Rhythm of Life
Rhythm of Life
J.J. Tissot, Brooklyn Museum, Wikimedia Commons
. . . Suppose a woman has ten silver coins and loses one. Does she not light a lamp, sweep the house and search carefully until she finds it? And when she finds it, she calls her friends and neighbours together and says, ‘Rejoice with me, I have found my lost coin.’ In the same way, I tell you, there is rejoicing in the presence of the angels of God over one sinner who repents.” Luke 15:8-10
“When you get old,” said my aunt, who was well into her eighties, “you’re always looking for things.” Currently I’m missing a winter hat and mittens, a cheque, and a schedule, and have looked in all the likely and even unlikely places. How is this even possible?
All of us can remember times when we’ve lost something important to us, even when we were young. Whether it’s due to absent-mindedness or old age, it niggles at us so much that we turn everything upside down until we find it. Sometimes in the process we even get a lot of drawers and cupboards sorted out. It’s a happy day when valuable things are found.
In this parable, Jesus takes an ordinary human situation, and compares it to the way God doesn’t rest when we’ve wandered away. In this time of COVID, people cannot attend church for various reasons. So, as God does with us, it’s important to search them out, to call them by name. People don’t always know how much their presence is appreciated unless someone takes the time to tell them.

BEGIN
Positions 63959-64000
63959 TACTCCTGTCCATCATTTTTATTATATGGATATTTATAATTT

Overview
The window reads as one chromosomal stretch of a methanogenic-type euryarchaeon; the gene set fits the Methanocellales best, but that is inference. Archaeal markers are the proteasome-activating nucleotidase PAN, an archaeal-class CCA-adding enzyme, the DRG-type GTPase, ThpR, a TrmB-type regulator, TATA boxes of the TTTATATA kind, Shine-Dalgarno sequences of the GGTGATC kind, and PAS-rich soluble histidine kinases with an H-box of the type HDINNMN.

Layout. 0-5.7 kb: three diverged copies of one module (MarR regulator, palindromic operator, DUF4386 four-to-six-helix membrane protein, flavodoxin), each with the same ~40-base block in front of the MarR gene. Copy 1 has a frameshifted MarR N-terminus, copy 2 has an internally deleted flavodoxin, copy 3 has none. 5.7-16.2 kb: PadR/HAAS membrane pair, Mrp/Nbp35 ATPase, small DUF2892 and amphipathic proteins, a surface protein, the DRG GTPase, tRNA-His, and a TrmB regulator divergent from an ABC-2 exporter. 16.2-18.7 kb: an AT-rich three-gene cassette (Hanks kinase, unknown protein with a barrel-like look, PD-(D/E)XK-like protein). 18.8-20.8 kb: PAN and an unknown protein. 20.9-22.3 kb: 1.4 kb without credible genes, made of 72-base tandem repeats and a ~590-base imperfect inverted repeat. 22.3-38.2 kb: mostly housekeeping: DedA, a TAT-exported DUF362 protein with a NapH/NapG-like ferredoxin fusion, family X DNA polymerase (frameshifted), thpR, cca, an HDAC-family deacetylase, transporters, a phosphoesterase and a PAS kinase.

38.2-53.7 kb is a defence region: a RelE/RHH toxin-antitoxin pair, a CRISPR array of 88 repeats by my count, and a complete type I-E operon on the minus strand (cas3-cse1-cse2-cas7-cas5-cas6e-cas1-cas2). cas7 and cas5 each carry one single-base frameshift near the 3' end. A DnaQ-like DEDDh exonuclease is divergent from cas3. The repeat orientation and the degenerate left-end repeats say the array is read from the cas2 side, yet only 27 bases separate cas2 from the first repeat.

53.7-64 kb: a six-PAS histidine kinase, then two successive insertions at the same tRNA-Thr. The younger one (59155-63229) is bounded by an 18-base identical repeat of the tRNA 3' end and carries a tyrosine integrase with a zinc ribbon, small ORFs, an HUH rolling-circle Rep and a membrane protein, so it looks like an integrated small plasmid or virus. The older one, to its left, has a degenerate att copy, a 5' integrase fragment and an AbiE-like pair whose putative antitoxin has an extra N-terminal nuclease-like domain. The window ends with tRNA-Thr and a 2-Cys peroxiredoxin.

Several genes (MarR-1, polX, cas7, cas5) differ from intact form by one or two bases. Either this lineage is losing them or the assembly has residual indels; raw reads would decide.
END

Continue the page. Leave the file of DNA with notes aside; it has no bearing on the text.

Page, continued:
We need everyone in this “lost and found” place which is The Junction. We are called together by the love of God. Jesus’ followers were a group with very different ambitions, backgrounds and outlooks on life. That’s the beauty of the church, because we must learn to love and work with those who are not like us, who have different strengths and weaknesses. We need to actively search them out, because our community loses something when they are not there.
As part of God’s search party, we can respond to His nudges, to reach out to someone who’s been on our mind. Sometimes all it takes is a kind word, card or phone call, or just asking how things are going, sharing the ups and downs of daily life. Sometimes it’s in giving and receiving time and talents, the joy of creating something together as a team, or being willing to laugh at ourselves.
When we are re-united with the missing ones there is great joy, for what was precious and feared lost forever is now found. Together we feast on God’s grace at His table, soul-refreshed by Word, music, and prayer.